►►Australians call for national debate on privatization of intelligence. Dr Troy Whitford, Associate Investigator with the Australian Research Council’s Centre of Excellence in Policing and Security, and lecturer at Charles Sturt University, has called for “a national debate on the extent, cost and consequences of Australia’s security and intelligence outsourcing”. The call was apparently prompted by news that 51% of the intelligence gathering in the US is now carried out by non-government contractors.

News you may have missed #847

Abdel Baset al-MegrahiBy IAN ALLEN | |
►►Secret letter shows arms deal behind Lockerbie bomber release. An email sent in 2008 by Sir Vincent Fean, the then British ambassador in Tripoli, details how the release by Britain of Lockerbie air disaster bomber Abdelbaset al-Megrahi, was linked to a commercial deal. According to The Daily Telegraph, the email specifies that al-Megrahi would be released once Libya “fulfilled its promise” to buy an £400 million air defense system.
►►Is the US ramping up a secret war in Somalia? The US has expanded its secret war in Somalia, stepping up assistance for federal and regional Somali intelligence agencies that are allied against the country’s Islamist insurgency. It’s a move that’s not only violating the terms of an international arms embargo, according to UN investigators, but it also shows that Washington’s signature victory against al-Qaeda’s most powerful African ally may be in danger of unraveling.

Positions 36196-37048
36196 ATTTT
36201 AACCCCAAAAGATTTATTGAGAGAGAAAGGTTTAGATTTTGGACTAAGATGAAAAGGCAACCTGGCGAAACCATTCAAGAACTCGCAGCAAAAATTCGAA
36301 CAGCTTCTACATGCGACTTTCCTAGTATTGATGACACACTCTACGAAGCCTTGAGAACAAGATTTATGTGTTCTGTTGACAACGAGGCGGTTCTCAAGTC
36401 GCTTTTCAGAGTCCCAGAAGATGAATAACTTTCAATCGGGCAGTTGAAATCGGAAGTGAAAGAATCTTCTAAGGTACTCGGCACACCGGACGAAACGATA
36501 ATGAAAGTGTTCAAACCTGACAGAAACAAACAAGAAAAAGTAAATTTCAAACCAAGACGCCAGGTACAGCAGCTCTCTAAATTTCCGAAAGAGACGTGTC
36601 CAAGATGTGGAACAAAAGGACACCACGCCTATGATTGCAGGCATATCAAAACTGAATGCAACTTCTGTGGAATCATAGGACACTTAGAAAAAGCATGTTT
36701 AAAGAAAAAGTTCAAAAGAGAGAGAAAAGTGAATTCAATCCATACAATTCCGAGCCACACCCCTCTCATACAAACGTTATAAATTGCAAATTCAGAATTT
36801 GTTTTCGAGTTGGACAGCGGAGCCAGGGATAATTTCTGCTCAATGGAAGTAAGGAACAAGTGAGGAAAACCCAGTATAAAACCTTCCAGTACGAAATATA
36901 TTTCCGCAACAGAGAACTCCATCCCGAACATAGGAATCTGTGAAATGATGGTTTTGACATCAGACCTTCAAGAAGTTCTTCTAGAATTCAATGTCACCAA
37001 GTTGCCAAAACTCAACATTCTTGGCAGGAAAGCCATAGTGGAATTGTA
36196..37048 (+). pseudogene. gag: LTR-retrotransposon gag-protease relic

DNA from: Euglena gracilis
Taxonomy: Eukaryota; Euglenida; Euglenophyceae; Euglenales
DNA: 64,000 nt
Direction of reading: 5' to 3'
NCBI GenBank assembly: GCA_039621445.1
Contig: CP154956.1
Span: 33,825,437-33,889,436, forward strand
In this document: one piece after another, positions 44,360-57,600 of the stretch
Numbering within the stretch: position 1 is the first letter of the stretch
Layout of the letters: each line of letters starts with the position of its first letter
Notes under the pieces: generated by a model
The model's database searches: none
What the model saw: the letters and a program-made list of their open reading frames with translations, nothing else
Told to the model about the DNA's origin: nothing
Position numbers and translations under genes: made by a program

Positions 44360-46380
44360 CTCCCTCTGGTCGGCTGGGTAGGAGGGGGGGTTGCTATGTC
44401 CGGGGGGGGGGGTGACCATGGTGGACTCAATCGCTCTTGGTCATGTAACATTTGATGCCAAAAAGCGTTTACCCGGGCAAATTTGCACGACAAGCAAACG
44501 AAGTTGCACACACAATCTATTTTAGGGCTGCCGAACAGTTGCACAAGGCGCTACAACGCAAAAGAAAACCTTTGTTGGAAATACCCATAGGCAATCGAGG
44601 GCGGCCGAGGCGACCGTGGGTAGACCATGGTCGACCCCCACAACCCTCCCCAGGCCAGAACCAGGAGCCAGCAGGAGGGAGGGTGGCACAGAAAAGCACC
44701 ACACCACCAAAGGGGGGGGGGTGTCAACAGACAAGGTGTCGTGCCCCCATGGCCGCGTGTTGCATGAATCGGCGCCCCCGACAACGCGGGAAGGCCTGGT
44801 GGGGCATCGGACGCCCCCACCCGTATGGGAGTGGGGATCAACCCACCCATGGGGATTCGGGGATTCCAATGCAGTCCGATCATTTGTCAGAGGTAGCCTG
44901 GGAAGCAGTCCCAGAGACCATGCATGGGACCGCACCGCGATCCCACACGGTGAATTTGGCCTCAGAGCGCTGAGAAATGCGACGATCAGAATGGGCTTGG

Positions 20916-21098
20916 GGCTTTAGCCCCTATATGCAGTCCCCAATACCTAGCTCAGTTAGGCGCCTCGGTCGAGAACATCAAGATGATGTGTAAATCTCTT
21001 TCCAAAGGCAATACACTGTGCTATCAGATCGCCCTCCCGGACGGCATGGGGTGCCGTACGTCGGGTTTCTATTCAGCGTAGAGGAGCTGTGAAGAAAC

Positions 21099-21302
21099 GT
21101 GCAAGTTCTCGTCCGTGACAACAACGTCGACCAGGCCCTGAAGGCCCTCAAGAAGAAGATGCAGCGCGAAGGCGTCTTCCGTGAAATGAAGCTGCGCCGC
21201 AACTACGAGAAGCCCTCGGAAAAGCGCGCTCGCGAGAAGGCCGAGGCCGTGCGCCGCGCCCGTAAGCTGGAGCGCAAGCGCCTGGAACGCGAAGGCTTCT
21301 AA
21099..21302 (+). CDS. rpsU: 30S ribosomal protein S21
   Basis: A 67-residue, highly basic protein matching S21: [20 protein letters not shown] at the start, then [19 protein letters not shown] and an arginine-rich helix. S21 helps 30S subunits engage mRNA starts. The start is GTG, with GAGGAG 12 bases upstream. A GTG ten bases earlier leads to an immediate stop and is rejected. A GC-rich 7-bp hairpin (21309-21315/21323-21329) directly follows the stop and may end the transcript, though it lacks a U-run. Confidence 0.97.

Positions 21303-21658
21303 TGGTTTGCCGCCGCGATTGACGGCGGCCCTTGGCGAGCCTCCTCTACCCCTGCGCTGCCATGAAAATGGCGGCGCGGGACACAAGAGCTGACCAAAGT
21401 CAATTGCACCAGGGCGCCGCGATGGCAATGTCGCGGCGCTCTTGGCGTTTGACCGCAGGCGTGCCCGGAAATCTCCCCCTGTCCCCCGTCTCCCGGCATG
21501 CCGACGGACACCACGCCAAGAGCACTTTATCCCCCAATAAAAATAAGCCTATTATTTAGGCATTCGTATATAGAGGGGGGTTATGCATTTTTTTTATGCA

►►Indonesian government ‘angry’ at alleged Western spying. The Indonesian government has reacted strongly to revelations in the Australian media that the country’s President and senior diplomats were spied upon during the 2009 G20 conference in London. The revelations appear to be based on leaks on intelligence-gathering techniques by US whistleblower Edward Snowden.

Hamas ‘found tracking devices’ inside weapons bound for Gaza

Rafah Border CrossingBy JOSEPH FITSANAKIS | |
The Palestinian militant group Hamas said on Sunday it refused to take possession of a shipment of missiles after its weapons experts discovered they contained a number of carefully hidden tracking devices. The Egyptian newspaper Al-Youm Al-Sabea, which reported the story, said it spoke to a source “closely affiliated with weapons smugglers” in Egypt’s Sinai Peninsula, who confirmed Hamas’ claim. According to Al-Youm, the weapons shipment consisted of 28 long-range missiles stolen from the arsenal of the Libyan armed forces during the uprising that led to the overthrow of Libya’s late leader, Colonel Muammar al-Gaddafi. The shipment made its way across the border with Egypt and from there to the Sinai desert, before ending up at the Rafah Border Crossing, located between Egypt and the Gaza Strip. It was there that the missiles were inspected by a team from the Izz al-Din al-Qassam Brigades, the military wing of Hamas. The paper reported that one of the Hamas inspectors, a senior member of the al-Qassam Brigades, discovered a number of miniature tracking devices carefully concealed inside the missiles, which appeared to be active. Following the discovery, the Hamas team backed out of the purchase deal and abandoned the inspection site. Al-Youm also said that the Palestinian group has decided to terminate its contacts with a significant number of weapons smugglers operating in the Sinai, because of concerns that they may have been penetrated by Israeli and Egyptian intelligence. Read more of this post